The specific question that Paul addresses is a concern that if a person dies before Jesus’ return then will he or she somehow miss out on the big event? Paul assures them that those who are “dead in Christ”, or those who “have fallen asleep in him” are in him, are in Christ—the nature of the relationship is there, is real, alive or dead—in the reality of the risen Jesus, no matter what we seem to see or perceive or even fear because we can’t see, or don’t know…. Paul asserts this emphatically to a people who are anxious and confused—(we know how that feels!)—he asserts this emphatically because he does not want us, in our grieving—(and grieving is real; it means giving up control of a situation; it means change in a situation, in a relationship)—he does not want us to grieve “as others do who have no hope”. Christian hope is about a certainty in something that is real, but not yet realized. If we are to hope—even in a time of grief—if we are to hope in Christ, in Jesus, we hope based on a relationship with Jesus that is real even before we see him face to face when he comes again.
Where does that “real” come from? Not one of you here has lived at a time when Jesus has walked among us in the way that he did during his time of ministry in the first century. (I allow that some of you may have well heard his voice or seen his smile or known his reassurance in dreams or visions or experiences where you’re not quite sure what was going on.) But it hasn’t been, for us, like it was for the first apostles.
And yet, by faith, our hope is real. Our hope in Christ Jesus. Where does that come from in this day and age?
Of course, it is the work of the Holy Spirit. And the Spirit works through God’s Word, in all the variety of ways that we proclaim it; the Spirit works through the Sacraments of baptism and communion with a visibility and physicality that connects each of us personally to God’s Word, God’s grace, God’s promise; and the Spirit works through these means through the on-going day to day ministry of people—teachers and pastors and friends and parents (and you get the drift)—ordinary and extraordinary people—who help to give an experience of the concrete reality of God’s saving love and saving presence through day to day faithfully “being Christ” to others; being the presence of Christ in the lives of others. When the Bible speaks of us, the Church, as the body of Christ, it is much more than a picturesque metaphor for how Christians should relate to each other under Christ; it is a rather powerful statement about Jesus’ real presence in the world today!
About 20 years ago I read an article written by an Anglican school chaplain, in which he asserted that for large numbers of young people growing up in Australia, the school chaplain would be the concrete symbol of God and God’s church which they encountered in life. While I have a much broader picture of what happens in a church school than that it was a comment which made me realise the significance of the opportunity which I have to “make real” and “meaningful” in the life of a person the Gospel of God’s love in Jesus, which I proclaim. Every time I speak a word of forgiveness, every time I show some care, every time I teach or direct or counsel according to an understanding of the gracious will of God, every day I remain loyal and patient, every time I bounce back from disappointment and make a new beginning with someone struggling or in a situation of pain and loss—these all give me the opportunity to make Christ real, to make Jesus’ presence real.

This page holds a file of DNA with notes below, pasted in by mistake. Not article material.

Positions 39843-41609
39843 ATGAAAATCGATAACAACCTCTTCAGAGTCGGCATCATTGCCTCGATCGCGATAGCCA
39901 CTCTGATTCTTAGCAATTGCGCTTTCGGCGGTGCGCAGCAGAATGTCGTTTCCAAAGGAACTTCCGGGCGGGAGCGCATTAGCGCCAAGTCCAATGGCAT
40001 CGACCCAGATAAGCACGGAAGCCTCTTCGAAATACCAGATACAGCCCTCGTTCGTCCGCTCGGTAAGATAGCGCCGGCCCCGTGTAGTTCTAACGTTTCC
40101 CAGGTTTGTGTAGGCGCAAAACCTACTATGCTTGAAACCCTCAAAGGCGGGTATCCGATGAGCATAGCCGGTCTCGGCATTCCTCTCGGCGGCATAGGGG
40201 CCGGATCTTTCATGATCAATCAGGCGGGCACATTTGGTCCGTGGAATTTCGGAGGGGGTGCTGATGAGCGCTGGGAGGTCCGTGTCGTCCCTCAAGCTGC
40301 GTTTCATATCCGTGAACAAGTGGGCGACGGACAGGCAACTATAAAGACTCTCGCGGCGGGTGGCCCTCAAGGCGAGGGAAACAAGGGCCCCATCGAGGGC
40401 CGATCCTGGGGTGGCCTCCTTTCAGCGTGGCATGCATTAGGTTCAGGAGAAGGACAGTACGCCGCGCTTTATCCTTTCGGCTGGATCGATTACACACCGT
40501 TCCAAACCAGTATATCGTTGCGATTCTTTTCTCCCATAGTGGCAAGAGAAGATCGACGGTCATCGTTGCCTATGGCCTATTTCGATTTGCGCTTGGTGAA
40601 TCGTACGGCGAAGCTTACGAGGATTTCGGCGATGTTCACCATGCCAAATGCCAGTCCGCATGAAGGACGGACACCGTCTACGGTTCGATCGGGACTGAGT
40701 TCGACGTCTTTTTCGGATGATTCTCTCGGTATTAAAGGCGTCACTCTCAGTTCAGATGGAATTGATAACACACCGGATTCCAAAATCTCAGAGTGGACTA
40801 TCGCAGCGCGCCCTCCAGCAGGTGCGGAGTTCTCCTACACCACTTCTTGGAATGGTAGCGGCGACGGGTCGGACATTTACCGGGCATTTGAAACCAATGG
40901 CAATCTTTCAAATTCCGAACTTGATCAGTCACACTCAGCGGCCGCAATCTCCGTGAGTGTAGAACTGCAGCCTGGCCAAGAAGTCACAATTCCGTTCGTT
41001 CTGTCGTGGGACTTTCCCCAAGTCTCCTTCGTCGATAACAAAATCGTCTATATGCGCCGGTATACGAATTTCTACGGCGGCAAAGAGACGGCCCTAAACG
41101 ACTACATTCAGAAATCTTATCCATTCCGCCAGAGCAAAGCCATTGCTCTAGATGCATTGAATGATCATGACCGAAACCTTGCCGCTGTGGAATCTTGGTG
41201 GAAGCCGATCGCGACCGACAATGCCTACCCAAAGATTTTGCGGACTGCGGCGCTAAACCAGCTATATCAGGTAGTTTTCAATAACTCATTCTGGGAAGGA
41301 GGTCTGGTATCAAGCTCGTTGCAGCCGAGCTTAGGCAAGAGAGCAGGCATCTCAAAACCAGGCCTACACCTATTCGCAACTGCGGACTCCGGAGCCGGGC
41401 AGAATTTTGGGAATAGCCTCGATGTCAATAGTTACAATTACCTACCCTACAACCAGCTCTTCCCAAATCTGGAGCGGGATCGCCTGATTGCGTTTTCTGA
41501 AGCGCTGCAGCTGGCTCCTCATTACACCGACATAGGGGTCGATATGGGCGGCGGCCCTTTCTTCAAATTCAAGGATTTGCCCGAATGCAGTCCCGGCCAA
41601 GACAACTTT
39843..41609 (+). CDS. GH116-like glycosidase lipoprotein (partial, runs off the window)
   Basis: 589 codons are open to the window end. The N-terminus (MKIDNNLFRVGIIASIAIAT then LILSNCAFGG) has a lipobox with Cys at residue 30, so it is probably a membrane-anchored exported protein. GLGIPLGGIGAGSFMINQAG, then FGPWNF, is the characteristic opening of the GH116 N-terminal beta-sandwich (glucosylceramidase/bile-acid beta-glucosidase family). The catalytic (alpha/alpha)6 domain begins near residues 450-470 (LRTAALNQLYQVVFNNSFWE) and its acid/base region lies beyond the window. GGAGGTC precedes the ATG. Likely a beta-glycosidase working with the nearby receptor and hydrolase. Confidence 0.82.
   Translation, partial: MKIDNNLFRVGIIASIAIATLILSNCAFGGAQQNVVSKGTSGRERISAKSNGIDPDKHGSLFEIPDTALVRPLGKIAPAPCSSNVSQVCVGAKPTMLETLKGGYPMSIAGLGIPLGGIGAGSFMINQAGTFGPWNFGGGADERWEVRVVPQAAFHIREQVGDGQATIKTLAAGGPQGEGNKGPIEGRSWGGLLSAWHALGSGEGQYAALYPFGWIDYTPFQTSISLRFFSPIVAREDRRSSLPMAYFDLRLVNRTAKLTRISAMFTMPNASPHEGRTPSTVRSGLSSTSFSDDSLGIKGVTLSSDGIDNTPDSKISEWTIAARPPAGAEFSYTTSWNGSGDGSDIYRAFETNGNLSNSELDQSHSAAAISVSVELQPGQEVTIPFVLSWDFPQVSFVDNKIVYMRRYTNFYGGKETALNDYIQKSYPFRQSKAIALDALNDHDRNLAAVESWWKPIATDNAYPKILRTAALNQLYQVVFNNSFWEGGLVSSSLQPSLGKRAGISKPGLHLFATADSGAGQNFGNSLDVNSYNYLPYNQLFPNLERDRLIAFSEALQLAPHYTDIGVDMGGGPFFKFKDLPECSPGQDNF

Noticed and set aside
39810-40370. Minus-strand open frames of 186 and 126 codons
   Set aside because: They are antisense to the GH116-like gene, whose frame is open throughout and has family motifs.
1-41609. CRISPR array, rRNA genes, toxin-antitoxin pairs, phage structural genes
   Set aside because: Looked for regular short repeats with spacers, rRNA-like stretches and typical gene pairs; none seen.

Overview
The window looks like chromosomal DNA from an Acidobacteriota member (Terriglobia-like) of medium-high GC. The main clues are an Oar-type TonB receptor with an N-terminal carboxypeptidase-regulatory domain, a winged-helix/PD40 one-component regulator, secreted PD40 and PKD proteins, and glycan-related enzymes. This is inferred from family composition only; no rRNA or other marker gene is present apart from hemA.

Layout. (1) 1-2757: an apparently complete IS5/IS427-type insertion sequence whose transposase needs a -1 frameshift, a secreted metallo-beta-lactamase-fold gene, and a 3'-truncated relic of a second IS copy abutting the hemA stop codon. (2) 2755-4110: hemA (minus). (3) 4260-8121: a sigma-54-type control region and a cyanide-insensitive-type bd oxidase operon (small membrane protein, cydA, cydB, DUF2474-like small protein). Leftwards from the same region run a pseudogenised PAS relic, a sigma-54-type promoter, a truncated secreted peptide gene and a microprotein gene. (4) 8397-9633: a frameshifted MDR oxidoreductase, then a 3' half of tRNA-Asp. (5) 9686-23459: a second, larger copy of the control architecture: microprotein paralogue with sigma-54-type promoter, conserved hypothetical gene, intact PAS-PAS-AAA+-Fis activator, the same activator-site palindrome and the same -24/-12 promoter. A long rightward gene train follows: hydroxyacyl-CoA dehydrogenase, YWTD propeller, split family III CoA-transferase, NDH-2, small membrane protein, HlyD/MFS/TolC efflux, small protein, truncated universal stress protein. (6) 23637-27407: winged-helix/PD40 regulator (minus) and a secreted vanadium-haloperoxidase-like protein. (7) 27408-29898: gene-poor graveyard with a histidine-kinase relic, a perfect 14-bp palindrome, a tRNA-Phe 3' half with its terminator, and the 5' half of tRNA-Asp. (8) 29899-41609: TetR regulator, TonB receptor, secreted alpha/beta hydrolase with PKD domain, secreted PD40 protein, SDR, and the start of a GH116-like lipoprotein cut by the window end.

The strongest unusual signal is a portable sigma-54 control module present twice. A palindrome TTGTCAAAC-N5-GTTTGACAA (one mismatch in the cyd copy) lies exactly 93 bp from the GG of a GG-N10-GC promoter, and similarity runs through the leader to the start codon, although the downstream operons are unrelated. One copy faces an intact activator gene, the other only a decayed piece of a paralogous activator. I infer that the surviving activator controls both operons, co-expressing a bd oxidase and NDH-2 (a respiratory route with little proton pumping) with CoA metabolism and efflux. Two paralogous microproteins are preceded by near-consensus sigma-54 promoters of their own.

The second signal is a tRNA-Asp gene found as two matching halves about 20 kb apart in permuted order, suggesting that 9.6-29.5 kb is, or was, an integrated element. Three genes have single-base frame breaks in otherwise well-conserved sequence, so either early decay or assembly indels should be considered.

Most of us will know well that it is a lifetime of knowing the reality of God’s love spoken and shown to us that enables us to know the real presence of Jesus’ love remains, and is constant even at those moments when we can’t seem to see what we trust without seeing; when our hope, our assurance in the promise is filled with an experience of knowing faithfulness in the past; when our grieving at the tomb is balanced with our celebration of the life we have known. Every sermon you have listened to, every lesson taught from the Scriptures, every hymn or song sung in worship, every speaking of God’s word of forgiveness, every wafer and sip swallowed, every splash from the waters of the font, every gesture of comfort or aid or encouragement or acceptance in the name of Christ has been for you, through others—God’s servants of every kind—the presence of Jesus in your life in way that has taught you “object permanence”—Jesus permanence, grace permanence, life permanence.
The apostle and evangelist John put it like this in the first century:
That which was from the beginning, which we have heard, which we have seen with our eyes, which we have looked at and our hands have touched—this we proclaim concerning the Word of life. We proclaim to you what we have seen and heard, so that you also may have fellowship with us. And our fellowship is with the Father and with his Son, Jesus Christ.
That tradition of ministry has made Jesus’ presence real for us.
You are a part of that tradition. You know the constant grace of Jesus. So encourage one another with these words, and encourage people, with the word of his love, and his life, to know his presence, his permanence. Amen.